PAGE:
Stereoscopic views of Hurricane Bill

August 20th, 2009 |

BillStereoLoop

GOES-14, which was launched on 27 June and is now undergoing post-launch check-out, is over the Equator at 90 degrees W longitude, whereas GOES-12, the operational GOES-East, is over the Equator at 75 W Longitude. The two satellites give slightly different views of Hurricane Bill, and stereoscopy can be used to view the visible imagery, allowing three dimensions to be perceived. This is done by crossing your eyes to produce three images; when the middle image comes into focus, three dimensions can be perceived.

In this case, stereoscopy shows vertical structure to the clouds, and also the presence of cirrus over the Hurricane eye.

Hurricane Bill and SRSO Scanning

August 20th, 2009 |

BillVIS1942_mag

Super Rapid Scan Operations are called on GOES-East or GOES-West when meteorologists want to investigate phenomena that occur over very short timescales. Typically, SRSO imagery is taken every minute. However, gaps exist because of responsibilities to other regions. For example, when the National Hurricane Center requested SRSO observations of Hurricane Bill, satellite imagery was still required to observe tornadic thunderstorms over the upper midwest, and to fulfill international treaty obligations to provide full disk imagery every three hours. GOES-R, scheduled for launch in 2015, will have enhanced observational capabilities, enabling SRSO and full-disk scanning simultaneously. Indeed, ABI on GOES-R will scan a full disk image every 15 minutes, a CONUS image every 5 minutes, and a 1000×1000 km area every 30 seconds, simultaneously.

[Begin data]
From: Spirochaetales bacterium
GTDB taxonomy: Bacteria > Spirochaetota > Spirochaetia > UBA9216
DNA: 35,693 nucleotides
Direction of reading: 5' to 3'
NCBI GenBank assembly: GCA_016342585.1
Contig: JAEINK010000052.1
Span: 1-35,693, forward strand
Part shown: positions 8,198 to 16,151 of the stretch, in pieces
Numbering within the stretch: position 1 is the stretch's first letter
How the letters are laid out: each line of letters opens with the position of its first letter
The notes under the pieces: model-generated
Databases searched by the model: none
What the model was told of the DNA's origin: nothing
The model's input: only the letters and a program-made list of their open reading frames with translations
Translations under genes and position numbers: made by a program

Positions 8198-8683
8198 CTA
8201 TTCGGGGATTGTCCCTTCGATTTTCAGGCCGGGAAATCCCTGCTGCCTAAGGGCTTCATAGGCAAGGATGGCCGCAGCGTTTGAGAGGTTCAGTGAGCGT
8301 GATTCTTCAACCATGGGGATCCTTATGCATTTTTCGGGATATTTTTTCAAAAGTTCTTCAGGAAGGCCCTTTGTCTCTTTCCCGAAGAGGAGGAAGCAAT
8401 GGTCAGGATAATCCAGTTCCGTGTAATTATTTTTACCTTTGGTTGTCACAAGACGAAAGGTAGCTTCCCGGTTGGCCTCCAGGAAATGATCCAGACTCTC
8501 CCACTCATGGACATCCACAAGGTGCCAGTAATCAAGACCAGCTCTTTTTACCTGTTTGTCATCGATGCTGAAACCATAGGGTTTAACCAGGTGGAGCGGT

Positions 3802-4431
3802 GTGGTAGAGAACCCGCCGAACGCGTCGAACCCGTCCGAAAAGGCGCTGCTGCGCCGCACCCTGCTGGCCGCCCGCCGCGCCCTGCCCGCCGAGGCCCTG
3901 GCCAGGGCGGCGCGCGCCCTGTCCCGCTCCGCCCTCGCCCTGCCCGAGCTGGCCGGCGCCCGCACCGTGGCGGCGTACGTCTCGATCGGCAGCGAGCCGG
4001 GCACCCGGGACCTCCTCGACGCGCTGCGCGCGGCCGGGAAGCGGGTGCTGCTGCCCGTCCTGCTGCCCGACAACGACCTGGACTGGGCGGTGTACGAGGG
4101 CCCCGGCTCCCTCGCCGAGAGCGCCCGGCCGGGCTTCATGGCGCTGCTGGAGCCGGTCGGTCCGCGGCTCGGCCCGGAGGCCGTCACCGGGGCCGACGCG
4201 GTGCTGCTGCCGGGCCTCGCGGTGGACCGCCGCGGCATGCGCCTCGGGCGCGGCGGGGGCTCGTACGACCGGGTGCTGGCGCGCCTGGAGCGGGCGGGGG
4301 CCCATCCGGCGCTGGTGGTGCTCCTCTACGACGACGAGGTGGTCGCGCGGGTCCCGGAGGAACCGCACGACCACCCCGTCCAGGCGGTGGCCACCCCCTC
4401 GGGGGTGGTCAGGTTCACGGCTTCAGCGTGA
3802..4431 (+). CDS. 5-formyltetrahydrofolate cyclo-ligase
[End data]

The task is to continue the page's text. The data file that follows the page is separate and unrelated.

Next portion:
In the case of Hurricane Bill, the SRSO helped define the small cloud vortices within the hurricane eye, as seen in the image above. These vortices have been observed in previous hurricanes as well — mostly notably in Hurricane Isable in 2003. The SRSO visible loop is here (Warning: 25 M animated gif) and the SRSO color enhanced infrared loop is here. IR Brightness temperatures within the eye are in the 290-300 K range, somewhat cooler than the sea surface temperature in this region. The small vortices within the eye are low clouds.